November 2, 2009, 9:17 am
CNetAsia's Crave blog reports that Martin Mohring, from the Linux Foundation, demo'd an MSI Wind netbook showing an HD video clip, and running Quake III at 35fps. The secret? It's a Menlow netbook, with Moblin technology and "optimized" drivers, says Crave.
Of course, the vast majority of netbooks are not based on the HD-capable Menlow platform. Instead, they use Intel's Diamondville platform. Diamondville was created specifically for netbooks and nettops, whereas the higher-end Menlow platform targets embedded applications, like set-top boxes, digital signage, and so on.
Still, several vendors have used the Menlow platform to build netbooks. Crave describes this one as an "MSI U115 with an Atom Z530 1.6GHz/Intel GMA 500 combo." The U115 is an older model netbook unique for supporting both SSDs and HDDs, simultaneously.
The GMA500 graphics core is Intel's implementation of Imagination Technologies' PowerVR intellectual property. As such, it's the second cousin of the graphics processors used in most of today's high-end smartphone processors. Apple and Intel are both ImgTec investors.
The trouble with netbooks based on Menlow is that no open source graphics drivers have been available for the GMA 500 core. That makes it inconvenient to use Linux on them.
Of course, device companies could always get a driver source license from ImgTec. Those interested in tapping the full hardware potential could license ImgTec's OpenGL ES SDK or maybe even an implementation/SDK from another provider.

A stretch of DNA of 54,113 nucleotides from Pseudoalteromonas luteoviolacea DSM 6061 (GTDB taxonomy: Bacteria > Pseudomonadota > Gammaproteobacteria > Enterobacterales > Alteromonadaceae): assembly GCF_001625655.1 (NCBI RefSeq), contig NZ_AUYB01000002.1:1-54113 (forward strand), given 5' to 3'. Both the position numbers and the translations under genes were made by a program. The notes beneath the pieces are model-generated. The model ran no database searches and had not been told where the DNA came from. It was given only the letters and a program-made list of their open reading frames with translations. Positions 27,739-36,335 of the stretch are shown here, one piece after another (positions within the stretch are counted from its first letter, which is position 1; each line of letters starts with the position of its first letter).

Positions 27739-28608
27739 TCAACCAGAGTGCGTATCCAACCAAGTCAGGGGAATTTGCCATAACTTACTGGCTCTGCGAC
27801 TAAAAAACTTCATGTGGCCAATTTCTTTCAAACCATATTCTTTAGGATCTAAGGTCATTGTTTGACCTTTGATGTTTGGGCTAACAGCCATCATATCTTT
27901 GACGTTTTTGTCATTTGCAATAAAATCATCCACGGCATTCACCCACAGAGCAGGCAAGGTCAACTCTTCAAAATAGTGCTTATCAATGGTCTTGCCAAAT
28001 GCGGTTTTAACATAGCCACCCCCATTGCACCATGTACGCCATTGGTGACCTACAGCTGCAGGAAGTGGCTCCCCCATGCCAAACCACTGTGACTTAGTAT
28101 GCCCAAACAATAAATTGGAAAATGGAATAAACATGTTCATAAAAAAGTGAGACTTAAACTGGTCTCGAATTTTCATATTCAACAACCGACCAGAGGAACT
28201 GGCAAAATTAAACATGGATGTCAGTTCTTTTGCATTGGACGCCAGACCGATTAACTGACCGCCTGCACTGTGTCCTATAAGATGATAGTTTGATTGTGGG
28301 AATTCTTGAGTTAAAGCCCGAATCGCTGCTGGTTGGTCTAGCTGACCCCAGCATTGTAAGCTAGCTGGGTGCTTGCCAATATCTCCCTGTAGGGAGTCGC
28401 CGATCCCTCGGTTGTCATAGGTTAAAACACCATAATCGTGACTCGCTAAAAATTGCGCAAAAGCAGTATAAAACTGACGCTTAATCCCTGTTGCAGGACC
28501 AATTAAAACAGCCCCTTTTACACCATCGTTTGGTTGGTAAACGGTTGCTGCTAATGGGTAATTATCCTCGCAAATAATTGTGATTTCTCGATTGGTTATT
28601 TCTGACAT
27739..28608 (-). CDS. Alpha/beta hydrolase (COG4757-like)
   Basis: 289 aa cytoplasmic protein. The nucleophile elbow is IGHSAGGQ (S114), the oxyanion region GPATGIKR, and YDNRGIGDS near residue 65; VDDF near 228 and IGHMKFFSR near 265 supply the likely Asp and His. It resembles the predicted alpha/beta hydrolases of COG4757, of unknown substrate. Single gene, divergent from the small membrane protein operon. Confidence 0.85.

The Crave story says that the netbook Mohring demo'd was running "Moblin Linux which has optimized drivers to push the graphics performance to another level."
That's actually not quite right. The Moblin project does not distribute drivers for the GMA500, at all. It's an open source project, and doesn't traffic in binary modules.
What it does have are a middleware layer that implements OpenGL, a superset (more or less) of OpenGL ES 1.0, and a bunch of apps that are aware of the middleware, and are thus capable of talking directly to OpenGL-compliant hardware. We'd assume that Mohring's netbook was using Moblin technology in combination with a GMA 500 driver sourced from elsewhere.
All the same, we agree that the Menlow hardware is pretty cool, and we hope that fully capable open drivers for GMA 500 will arrive someday.